Play review: Radium Girls

Jones drama club puts on impressive fall performance


For this year’s fall production, Jones College Prep staged the play Radium Girls by D. W. Gregory. The play, set in 1920s Orange, NJ, depicts a number of girls who developed serious health complications while working for the U.S. Radium Corporation, where they were regularly exposed to radioactive paint. 

The story follows some of these girls as they pit themselves against a wealthy corporation, an unsympathetic legal system, and a corrupt medical establishment to raise the alarm about the danger of radium before their lives are lost to the poisoning. 

The play explores themes of corporate corruption, looking at how companies can control the flow of information in order to protect their economic interests. In particular, it demonstrates how the “truth” that is shown in the media can be shaped by private interests to, as the author puts it, “win in the court of public opinion.” The Jones production of “Radium Girls” does not fail on this front, with even the real-life audience of the play often caught between the powerful performances of the lead protagonist and the lead antagonist.

One cast member, Steven Lim ‘24, contrasted the play with last Spring’s production of “Anastasia.” 

“During ‘Anastasia,’ we had so many cast members, all of which came from different grades,” said Lim. “For ‘Radium Girls’, the cast was definitely smaller, mostly consisting of seniors.” 

Despite the smaller cast size, the Jones drama club was able to put on a spectacular and moving performance. Their use of accurate period costumes, thoughtful accent choices, engaging yet simple set design, and thematically fitting music helped to transport the audience into the world of Orange, New Jersey during the 1920s.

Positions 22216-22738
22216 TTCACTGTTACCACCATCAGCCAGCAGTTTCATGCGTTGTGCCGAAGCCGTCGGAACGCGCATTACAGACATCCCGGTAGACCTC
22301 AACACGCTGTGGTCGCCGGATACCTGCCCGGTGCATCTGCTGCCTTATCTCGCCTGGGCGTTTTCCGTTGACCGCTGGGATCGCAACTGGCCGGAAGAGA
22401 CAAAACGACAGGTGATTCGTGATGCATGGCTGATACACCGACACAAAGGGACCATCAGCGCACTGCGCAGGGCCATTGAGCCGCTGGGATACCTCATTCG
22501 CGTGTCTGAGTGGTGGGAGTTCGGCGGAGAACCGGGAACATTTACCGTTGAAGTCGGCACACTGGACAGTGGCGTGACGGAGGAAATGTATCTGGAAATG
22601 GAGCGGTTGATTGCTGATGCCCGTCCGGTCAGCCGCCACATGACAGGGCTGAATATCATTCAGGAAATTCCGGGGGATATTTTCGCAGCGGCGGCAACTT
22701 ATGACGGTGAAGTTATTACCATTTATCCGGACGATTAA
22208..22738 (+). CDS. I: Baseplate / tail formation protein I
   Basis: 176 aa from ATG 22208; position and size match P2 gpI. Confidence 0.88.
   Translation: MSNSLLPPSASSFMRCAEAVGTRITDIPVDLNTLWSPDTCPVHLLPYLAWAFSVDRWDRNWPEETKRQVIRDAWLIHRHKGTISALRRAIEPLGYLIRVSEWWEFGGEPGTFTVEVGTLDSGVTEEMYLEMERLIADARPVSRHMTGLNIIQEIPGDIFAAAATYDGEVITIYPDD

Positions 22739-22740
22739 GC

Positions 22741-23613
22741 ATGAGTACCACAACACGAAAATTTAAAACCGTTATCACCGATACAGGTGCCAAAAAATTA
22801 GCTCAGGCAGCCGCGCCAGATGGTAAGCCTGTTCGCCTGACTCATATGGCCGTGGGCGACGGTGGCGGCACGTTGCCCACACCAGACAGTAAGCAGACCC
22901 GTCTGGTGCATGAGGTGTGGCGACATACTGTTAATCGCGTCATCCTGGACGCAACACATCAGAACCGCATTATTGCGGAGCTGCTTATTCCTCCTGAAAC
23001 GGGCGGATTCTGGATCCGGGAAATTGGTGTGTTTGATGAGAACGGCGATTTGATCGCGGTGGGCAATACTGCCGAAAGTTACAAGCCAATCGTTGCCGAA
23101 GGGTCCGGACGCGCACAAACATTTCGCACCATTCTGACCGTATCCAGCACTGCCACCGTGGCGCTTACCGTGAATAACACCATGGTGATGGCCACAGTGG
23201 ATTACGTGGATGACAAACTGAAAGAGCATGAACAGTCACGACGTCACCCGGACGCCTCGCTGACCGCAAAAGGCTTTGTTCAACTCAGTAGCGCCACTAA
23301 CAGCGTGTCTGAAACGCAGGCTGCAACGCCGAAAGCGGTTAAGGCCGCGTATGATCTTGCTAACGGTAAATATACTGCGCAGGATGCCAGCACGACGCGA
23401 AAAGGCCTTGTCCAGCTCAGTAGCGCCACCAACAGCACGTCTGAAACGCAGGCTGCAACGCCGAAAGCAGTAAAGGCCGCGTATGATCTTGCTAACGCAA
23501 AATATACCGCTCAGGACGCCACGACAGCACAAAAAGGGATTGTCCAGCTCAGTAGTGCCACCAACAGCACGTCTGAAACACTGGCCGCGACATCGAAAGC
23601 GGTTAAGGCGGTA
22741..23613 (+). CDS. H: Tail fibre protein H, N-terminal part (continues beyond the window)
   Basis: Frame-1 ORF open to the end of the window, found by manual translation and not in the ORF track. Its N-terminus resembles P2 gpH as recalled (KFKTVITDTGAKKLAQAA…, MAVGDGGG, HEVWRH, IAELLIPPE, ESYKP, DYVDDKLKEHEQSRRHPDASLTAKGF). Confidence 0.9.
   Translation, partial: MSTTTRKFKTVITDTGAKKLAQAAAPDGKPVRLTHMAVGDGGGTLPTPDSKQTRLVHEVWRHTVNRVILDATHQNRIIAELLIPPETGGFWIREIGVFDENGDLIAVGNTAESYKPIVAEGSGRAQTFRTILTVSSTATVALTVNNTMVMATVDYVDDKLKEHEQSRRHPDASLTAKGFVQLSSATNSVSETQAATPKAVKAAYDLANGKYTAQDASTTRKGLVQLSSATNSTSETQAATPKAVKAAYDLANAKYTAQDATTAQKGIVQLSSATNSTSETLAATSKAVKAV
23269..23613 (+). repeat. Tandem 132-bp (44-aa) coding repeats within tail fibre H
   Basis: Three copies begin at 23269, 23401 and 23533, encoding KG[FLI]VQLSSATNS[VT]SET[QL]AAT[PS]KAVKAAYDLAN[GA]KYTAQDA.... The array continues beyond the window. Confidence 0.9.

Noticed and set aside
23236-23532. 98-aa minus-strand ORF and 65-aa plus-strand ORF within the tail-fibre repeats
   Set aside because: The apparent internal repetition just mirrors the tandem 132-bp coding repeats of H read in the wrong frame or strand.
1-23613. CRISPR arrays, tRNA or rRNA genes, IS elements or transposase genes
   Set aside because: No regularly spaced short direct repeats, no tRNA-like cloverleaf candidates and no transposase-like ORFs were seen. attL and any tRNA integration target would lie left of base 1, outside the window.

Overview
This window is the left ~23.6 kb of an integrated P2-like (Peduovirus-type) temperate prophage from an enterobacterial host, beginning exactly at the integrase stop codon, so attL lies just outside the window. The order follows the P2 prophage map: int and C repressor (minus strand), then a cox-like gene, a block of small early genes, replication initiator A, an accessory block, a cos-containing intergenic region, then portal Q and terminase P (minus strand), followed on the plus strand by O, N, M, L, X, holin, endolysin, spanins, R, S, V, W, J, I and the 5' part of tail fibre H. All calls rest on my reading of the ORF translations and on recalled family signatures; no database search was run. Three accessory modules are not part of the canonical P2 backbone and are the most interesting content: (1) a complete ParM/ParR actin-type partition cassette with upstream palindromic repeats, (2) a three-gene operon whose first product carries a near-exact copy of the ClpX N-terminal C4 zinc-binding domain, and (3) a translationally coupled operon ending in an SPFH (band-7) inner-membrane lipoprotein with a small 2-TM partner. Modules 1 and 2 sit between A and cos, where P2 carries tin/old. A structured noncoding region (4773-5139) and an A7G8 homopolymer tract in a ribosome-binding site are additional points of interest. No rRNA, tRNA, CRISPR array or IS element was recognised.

This fall’s production didn’t happen magically, though. The effort came after almost a month of daily rehearsals and intensive practice. The cast worked tirelessly to perfect every scene, taking the story from the rough story outline of the original script to the vibrant, emotional performance last week. The makeup artists and costume designers can’t be ignored either, with detailed styling helping to bring the audience into the world of “Radium Girls.” And last but not least, the performance by the lead actors, Hannah Gill ‘23 and Ethan Coon ‘23, was absolutely incredible, often bringing the audience to applause with their moving monologues. 

Overall, the drama program’s production of “Radium Girls” was a truly impressive project, representing the individual actors’ skills and the ability of the cast and crew to work together to make something amazing. The specific choice of play was also important, with the heavy critique of corporate influence on media that is presented in the story being increasingly relevant now, particularly in light of recent Jones events.